Captain Rizky met us at the harbor bright and early. We set off towards empty blue ocean, the opposite direction than all the other boats heading out that morning. He told us we would be spending only half our time inside Komodo National Park, which I found a bit disappointing until 30 minutes later when we arrived at the small, empty Pulau (island) Sabolo. Fringed by a shallow shelf of active coral reef, this island was perfect snorkeling conditions for less experienced snorkelers or those who feel uncomfortable in deeper waters. Just 40 meters off shore, the shelf disappeared and the ocean dropped off dramatically into the Flores Sea. The best of both worlds, and stunning sea life. Rizky was off to a good start.
Our next stop was an even smaller island named Pulau Anita. Higher tides put most of the island underwater, but lower tides reveal beautiful powdery white sand beaches. The views were amazing, but the snorkeling wasn't terribly special. I think Rizky stopped her primarily to harvest sea snails, which supplemented our lunch before we continued on to Pulau Seraya Besar. This island is home to a large beachfront resort, complete with a long pier for docking boats. Nevertheless, the water was empty and the resort seemed the same except for a few staff. The section of the island we snorkeled was huge, offering up diverse coral and sea life. As I explored the reef, I saw Rizky eyeing something from the boat. I swam over to find a massive clam (see photo above), which he asked me to retrieve. It must have weighed 7-8 kilograms!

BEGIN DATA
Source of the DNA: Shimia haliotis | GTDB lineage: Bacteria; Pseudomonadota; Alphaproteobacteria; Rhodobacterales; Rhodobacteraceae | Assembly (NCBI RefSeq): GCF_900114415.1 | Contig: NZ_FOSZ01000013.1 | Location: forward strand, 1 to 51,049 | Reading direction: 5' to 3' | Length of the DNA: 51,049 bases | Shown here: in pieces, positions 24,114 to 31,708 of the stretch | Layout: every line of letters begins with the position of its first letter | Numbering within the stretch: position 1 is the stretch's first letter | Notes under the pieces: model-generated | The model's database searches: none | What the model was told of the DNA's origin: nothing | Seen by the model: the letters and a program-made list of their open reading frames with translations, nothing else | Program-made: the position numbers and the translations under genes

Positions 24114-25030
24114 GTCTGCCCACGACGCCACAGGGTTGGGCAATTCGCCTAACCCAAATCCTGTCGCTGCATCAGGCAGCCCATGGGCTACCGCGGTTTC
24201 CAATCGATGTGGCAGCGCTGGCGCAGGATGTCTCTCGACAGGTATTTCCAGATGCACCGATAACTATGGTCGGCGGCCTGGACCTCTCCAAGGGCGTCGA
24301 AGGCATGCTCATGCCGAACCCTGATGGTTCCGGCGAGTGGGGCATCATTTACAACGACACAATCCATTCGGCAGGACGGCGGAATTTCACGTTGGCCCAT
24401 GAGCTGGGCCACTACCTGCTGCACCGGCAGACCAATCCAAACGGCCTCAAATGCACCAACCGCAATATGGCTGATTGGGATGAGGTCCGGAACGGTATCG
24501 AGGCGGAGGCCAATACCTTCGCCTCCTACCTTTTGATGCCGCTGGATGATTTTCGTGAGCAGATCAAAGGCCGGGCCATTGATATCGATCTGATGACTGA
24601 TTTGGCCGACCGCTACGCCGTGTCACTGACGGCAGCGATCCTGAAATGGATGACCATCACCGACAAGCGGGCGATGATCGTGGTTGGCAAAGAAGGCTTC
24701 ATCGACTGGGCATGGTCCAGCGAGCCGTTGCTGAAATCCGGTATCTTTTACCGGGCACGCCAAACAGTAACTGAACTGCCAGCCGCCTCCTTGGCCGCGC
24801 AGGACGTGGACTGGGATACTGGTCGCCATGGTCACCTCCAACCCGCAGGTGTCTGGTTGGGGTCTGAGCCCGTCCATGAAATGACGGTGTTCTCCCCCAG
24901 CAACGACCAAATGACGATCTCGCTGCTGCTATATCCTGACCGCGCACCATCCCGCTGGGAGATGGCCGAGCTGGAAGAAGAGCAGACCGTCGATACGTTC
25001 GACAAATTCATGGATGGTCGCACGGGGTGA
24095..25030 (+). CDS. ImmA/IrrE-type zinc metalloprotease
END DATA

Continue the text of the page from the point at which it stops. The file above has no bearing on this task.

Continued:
Our final stop was Pulau Bidadari. Maybe It was a message from Rizky that Kristin and I had made the right choice. This island is a popular spot for diving trips as it sits a short 15-minute boat ride from Labuan Bajo. We pulled ashore next to several other boats and the water was full of swimmers. Kristin and I smiled as we waded in the crystal clear water and talked about how fortunate we were to have been snorkeling alone all day.